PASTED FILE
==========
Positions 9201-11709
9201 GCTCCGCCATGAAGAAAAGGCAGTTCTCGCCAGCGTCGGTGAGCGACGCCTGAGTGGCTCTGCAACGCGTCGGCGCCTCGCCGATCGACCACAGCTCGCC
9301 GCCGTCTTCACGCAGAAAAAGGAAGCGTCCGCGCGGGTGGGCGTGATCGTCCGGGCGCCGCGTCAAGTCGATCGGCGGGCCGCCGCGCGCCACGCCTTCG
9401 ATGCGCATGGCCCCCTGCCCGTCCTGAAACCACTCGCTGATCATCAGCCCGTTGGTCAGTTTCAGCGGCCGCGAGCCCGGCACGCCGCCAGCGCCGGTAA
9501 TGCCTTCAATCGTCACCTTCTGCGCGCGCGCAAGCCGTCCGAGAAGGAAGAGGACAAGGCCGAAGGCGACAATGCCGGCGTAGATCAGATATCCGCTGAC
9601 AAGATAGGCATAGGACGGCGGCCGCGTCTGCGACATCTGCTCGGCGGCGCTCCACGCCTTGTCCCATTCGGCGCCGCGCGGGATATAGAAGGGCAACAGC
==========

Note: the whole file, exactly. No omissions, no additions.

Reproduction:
Positions 9201-11709
9201 GCTCCGCCATGAAGAAAAGGCAGTTCTCGCCAGCGTCGGTGAGCGACGCCTGAGTGGCTCTGCAACGCGTCGGCGCCTCGCCGATCGACCACAGCTCGCC
9301 GCCGTCTTCACGCAGAAAAAGGAAGCGTCCGCGCGGGTGGGCGTGATCGTCCGGGCGCCGCGTCAAGTCGATCGGCGGGCCGCCGCGCGCCACGCCTTCG
9401 ATGCGCATGGCCCCCTGCCCGTCCTGAAACCACTCGCTGATCATCAGCCCGTTGGTCAGTTTCAGCGGCCGCGAGCCCGGCACGCCGCCAGCGCCGGTAA
9501 TGCCTTCAATCGTCACCTTCTGCGCGCGCGCAAGCCGTCCGAGAAGGAAGAGGACAAGGCCGAAGGCGACAATGCCGGCGTAGATCAGATATCCGCTGAC
9601 AAGATAGGCATAGGACGGCGGCCGCGTCTGCGACATCTGCTCGGCGGCGCTCCACGCCTTGTCCCATTCGGCGCCGCGCGGGATATAGAAGGGCAACAGC